PRINT May 1997


Greil Marcus

Greil Marcus is a contributing editor at Artforum. Stemmen uit Kelder, the Dutch edition of his Invisible Republic: Bob Dylan’s Basement Tapes, will be published this month by Nijgh & Van Ditmar.


    Eighth (Thrill Jockey). Chicago’s most passionate rock ’n’ roll trio on the city’s most avant-garde label—it makes sense, because in its fourteenth year Eleventh Dream Day has moved off the stage and into the realm of a certain abstraction. Muscle and drums are still present, but as gestures and whispers; the pace is slowed. Timeless folk talismans—“salty dog,” “She’ll be comin’ down the mountain, when she comes”—appear in the music like nearly meaningless fragments of an idea that lurks seductively behind them. The doubled voices of guitarist Rich Rizzo and drummer Janet Bean can be as bitter as an all-night argument in its last hour and as ordinary as a conversation overheard on the street, pursuing a realism beyond the reach or perhaps even the desire of anyone else currently making pop records; with bassist Douglas McCombs the whole of their music seems to revolve around a core of receding visions of honor and right, and to take its spirit from getting up in the morning and going to work.


    Hello Again! A New Wave of Recycled Art and Design (Oakland Museum of California, through July 27). There’s anonymous tramp art from cigar boxes and generic third world unart from automobile tire sandals on up. There’s Jan Yager’s American Breastplate, 1995–97, fashioned from found crack vials and syringes, and Salvatore and Marie’s Alice, 1996, a hilarious little walking clock made out of bent spoons and a pretty cat food can. And outstripping everything else is Nule Giulini’s untitled wedding dress: classically lowcut, with a twenty-foot train, composed entirely of used underwear, which is to say the bride wore gray.

  3. LUSH

    “Last Night (Darkest Hour Mix),” on City of Industry soundtrack (Quango). From a gangster movie starring the fearsome Timothy Hutton, praying mantis music: a complete ’50s French film noir, as remade last year in Hong Kong. Second feature, same genre: Tricky’s “Overcome.”


    “Jack of Diamonds,” on The Amazing Charlatans (Big Beat reissue, 1965–68). They were a quintet of Edwardian gunslingers who came down from Virginia City to kick off San Francisco’s psychedelic years, but their truest music was old-timey, from their epic revision of “Alabama Bound” to this crude, nervous, indelible 1965 rehearsal, a version of “The Cuckoo” that has all the art of a cowboy standing up at a campfire and giving a speech.


    Dog Boy Van and Dan Bern (Work/Sony). Bern doesn’t want you to call him “The New Bob Dylan,” and for good reason. “Talkin’ Alien Abduction Blues” (which really ought to have been called “I Shall Be Free 10%”) is “Talkin’ World War III Blues” without wit or bite, while “Estelle,” Bern’s liveliest, most physical performance, is also a shameless rip-off of Dylan’s “Brownsvile Girl”/“New Danville Girl.” Otherwise “New Irritatingly Plain-Folks But Obnoxiously Self-Regarding Post-Generational Voice of His Generation” is more like it: Bern isn’t afraid of big subjects like Kurt Cobain’s suicide or the Oklahoma City bombing, and he isn’t afraid of triteness or sententiousness.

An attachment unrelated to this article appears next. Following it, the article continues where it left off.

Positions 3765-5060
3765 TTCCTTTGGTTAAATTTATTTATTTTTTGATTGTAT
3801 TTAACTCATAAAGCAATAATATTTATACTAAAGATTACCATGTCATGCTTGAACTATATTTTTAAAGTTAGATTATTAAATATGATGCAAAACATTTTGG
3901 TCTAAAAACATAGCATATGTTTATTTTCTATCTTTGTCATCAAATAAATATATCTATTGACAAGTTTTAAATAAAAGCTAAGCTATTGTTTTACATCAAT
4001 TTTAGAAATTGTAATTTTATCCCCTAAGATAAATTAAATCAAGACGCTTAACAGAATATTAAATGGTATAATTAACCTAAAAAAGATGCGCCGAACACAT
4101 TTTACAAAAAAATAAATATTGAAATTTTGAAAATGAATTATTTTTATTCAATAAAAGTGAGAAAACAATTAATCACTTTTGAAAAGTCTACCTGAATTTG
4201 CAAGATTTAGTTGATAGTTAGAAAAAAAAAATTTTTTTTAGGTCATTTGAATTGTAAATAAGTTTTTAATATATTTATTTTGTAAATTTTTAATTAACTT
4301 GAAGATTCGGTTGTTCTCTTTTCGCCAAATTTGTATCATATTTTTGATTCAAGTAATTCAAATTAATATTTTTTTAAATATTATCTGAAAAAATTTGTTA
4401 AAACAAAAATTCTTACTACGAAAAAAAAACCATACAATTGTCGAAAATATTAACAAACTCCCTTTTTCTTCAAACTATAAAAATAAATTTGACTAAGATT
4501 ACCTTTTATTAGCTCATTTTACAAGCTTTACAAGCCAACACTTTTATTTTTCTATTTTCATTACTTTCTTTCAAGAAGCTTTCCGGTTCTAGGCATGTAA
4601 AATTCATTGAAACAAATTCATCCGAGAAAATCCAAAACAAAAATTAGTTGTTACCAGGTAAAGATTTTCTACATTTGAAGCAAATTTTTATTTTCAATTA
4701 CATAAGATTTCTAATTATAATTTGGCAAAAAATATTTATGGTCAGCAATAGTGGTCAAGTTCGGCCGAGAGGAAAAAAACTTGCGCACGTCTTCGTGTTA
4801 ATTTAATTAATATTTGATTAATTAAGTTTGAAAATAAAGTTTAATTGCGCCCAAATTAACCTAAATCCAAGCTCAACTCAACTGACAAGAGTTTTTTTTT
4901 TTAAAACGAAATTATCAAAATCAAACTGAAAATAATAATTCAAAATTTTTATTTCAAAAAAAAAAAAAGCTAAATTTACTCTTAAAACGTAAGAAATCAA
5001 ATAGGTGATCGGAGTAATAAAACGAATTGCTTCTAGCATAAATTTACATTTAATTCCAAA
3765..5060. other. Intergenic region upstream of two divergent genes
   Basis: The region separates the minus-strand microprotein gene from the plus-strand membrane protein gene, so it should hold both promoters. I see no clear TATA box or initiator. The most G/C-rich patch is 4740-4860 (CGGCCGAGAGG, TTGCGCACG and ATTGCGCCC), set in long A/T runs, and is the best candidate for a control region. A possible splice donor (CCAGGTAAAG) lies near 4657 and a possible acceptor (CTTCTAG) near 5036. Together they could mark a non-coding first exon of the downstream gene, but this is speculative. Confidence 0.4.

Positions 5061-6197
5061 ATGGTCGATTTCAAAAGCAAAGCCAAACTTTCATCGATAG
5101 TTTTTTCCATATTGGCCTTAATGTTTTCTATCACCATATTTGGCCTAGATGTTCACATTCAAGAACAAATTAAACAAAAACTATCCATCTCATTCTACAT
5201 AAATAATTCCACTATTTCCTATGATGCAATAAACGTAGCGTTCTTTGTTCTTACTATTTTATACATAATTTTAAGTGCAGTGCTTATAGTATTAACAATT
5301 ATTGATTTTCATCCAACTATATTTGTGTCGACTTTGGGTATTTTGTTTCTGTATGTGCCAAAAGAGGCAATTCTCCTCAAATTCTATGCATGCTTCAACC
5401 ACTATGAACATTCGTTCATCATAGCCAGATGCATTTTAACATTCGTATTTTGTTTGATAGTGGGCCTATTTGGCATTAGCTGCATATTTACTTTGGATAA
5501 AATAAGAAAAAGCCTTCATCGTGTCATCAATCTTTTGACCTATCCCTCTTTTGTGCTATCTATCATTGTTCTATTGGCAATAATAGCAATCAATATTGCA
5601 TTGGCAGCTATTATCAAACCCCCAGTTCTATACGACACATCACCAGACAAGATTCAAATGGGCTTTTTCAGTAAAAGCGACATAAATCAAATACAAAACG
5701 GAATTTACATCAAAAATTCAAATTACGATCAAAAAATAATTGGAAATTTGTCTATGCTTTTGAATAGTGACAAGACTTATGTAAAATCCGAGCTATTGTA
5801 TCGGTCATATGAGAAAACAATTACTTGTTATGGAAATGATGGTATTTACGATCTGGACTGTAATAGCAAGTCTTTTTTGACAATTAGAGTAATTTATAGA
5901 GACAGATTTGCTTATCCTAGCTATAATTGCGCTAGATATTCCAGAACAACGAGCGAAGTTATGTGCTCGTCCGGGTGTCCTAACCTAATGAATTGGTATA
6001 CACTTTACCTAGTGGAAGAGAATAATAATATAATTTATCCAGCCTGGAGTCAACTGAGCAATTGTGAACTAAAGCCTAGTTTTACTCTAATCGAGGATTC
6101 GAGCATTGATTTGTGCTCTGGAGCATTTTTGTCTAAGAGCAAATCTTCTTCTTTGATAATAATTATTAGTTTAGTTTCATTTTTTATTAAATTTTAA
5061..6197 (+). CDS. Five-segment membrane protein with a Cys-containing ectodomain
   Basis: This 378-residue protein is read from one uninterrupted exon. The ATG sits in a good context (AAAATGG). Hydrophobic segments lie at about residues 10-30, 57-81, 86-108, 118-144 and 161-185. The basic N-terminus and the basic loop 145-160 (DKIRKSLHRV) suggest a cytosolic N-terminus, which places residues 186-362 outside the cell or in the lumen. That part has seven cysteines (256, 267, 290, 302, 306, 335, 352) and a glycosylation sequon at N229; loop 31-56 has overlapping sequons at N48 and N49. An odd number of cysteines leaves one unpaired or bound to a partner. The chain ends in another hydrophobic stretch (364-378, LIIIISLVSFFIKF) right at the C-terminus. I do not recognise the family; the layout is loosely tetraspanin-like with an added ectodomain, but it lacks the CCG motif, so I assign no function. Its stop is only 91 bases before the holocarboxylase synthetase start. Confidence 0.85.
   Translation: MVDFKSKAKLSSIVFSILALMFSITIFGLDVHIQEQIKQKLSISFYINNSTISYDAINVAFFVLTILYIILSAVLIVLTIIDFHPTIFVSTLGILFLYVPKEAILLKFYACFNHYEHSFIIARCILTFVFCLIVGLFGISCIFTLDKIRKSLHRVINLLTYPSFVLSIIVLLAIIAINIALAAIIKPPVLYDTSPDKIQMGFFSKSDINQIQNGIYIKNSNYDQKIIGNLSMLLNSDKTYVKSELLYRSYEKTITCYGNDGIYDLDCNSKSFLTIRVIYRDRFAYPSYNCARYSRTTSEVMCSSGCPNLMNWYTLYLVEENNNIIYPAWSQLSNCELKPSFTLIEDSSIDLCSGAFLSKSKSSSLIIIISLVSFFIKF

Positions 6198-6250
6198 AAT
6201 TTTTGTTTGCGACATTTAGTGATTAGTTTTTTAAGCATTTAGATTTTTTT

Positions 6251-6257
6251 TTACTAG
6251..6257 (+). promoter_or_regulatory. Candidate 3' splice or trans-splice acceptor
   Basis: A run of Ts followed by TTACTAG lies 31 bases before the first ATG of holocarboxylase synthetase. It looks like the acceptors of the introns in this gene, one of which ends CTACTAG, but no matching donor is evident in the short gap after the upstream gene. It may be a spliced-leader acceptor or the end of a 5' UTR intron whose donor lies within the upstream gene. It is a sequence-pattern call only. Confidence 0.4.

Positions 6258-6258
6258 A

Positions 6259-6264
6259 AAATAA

on Homicide (NBC, February 21). Having their 1961 “Dedicated to the One I Love” playing in the background while Detective John Munch investigated the murder of his high-school crush Helen Rosenthal was an almost obvious touch, but the cleanness of Shirley Alston’s voice cutting into the slack, middle-aged bodies that moved through the story was as cruel as life. It’s unlikely anybody anticipated the girls popping up in the last fifteen minutes to apply “Mama Said” to a Pepto-Bismol commercial, though.


    So Long So Wrong (Rounder). Fine, with “It Doesn’t Matter,” a will o’ the wisp in pitch dark—and not far enough removed from the most frightening moment of this year’s Grammy Awards show, beyond the android undulations of Celine Dion. That came when Krauss and her band joined Vince Gill and Patty Loveless for the gospel classic “Working on a Building.” That is, Krauss was announced, but where was she? In place of the most soulful bluegrass singer of our day stood a pallid, rail-thin blonde, her voice a ghost. It was as if, after Krauss nailed the country charts last year with Now That I’ve Found You, somebody read her the riot act: Honey, you can go all the way, but only if you lose thirty pounds first.


    Lost Highway (October Films). This movie has its flaws. Hank Williams’ shadow title song is not acknowledged, the appearance of the “Lost Highway Hotel” is cheesy, as if the film is running its own ad, and the product placement is sloppy (Full Sail ale makes sense at the fancy party, not for Gary Busey’s biker). But the self-loathing that never really leaves Bill Pullman’s face—the look he perfected playing chump husbands in Malice and The Last Seduction—never leaves the picture, either. It’s a grimace that somehow sums up American nihilism at the end of the American century, a sneer that contains knowledge of all the secrets that aren’t worth telling.


    SubUrbia (Gramercy Pictures). Based on Eric Bogosian’s devastating portrait of lost youth trapped in the decaying wreckage of the modernity of our nation, or, as a patron put it as the credits rolled, “How many times have we seen this movie?”